BHP has been hit with the largest damages claim in British legal history through a group action lawsuit seeking $US5 billion ($7.2 billion) over the 2015 Fundão dam collapse in Brazil.
The full claim, filed at the High Court in Liverpool by SPG Law, seeks damages on behalf of 235,000 Brazilian claimants.
The clients include multiple municipal governments, a church, businesses and members of an Indigenous community.
It also represents 140,000 individuals from the city of Governador Valadares, which had its access to water supply cut off due to the incident.
SPG claims the Anglo-Australian mining giant “knew of the risks” but was “woefully negligent” ahead of the disaster.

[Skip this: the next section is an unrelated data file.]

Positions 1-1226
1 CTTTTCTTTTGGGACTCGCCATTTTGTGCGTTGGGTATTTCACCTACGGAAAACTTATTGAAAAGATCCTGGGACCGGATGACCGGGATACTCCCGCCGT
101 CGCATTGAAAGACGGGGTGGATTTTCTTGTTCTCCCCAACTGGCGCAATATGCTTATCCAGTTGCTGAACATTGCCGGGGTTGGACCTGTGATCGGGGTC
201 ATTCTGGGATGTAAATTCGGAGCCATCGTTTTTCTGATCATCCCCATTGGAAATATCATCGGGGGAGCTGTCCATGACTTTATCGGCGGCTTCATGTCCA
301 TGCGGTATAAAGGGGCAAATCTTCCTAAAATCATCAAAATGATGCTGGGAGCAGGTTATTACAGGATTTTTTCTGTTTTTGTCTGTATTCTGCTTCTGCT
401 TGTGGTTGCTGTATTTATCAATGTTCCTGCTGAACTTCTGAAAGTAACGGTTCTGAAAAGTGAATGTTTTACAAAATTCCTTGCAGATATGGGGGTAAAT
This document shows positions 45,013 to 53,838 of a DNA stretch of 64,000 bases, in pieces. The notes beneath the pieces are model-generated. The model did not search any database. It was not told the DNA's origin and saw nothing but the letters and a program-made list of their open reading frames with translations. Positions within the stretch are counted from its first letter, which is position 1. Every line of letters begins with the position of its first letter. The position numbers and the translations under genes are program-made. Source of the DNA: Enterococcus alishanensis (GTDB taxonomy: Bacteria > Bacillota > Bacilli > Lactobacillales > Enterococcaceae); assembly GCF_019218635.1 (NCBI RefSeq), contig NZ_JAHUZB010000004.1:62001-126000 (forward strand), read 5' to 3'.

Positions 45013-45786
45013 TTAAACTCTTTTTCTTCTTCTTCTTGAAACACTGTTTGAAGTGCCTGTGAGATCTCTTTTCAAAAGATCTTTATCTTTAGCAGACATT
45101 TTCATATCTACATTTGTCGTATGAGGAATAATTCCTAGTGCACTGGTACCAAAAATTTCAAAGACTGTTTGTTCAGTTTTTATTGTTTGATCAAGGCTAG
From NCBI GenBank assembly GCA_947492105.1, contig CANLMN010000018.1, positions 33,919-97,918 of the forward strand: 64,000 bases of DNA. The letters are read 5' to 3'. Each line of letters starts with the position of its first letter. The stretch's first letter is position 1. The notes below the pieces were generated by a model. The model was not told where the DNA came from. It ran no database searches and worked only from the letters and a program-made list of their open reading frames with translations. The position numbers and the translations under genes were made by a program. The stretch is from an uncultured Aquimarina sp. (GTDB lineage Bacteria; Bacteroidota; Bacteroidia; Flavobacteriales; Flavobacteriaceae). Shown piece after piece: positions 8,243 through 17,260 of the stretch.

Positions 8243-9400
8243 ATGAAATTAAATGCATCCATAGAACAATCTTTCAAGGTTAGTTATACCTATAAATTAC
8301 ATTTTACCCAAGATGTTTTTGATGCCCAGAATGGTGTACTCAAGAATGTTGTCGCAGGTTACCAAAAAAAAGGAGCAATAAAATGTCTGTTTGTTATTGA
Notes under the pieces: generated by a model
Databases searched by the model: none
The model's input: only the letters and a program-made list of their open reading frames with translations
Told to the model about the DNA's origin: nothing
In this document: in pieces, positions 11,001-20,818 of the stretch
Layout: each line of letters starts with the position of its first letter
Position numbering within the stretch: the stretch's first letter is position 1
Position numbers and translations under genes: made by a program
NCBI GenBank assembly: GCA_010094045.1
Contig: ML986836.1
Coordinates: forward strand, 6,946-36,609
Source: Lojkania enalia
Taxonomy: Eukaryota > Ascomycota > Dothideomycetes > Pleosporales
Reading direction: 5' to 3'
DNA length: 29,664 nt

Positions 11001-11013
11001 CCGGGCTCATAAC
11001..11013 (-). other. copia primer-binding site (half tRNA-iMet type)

The Fundão dam, which is near Mariana in eastern Brazil, is owned by Samarco – BHP’s joint venture with Vale.
Its capacity of 55 million cubic metres was released in the form of iron ore tailings, creating a mudslide that killed 19 people and destroyed nearby villages.
It is claimed that BHP was aware of escalating safety concerns surrounding the integrity of the dam and failed to act upon repeated warnings from experts regarding safety improvements.
Despite principles of safety and sustainability being at the heart of BHP’s charter of values, the lawsuit will claim it pursued profit over environmental risk according to partner at SPG, Tom Goodhead.
“Driven by concern for declining revenues amidst the falling market price of iron ore, the company took risks, increased production and turned a blind eye to dangers that ultimately claimed lives and destroyed communities,” he said.
In a brief statement released by BHP today, the company confirmed the legal proceedings had been filed and that it “intends to defend the claim.”
BHP has four weeks to respond to the claims.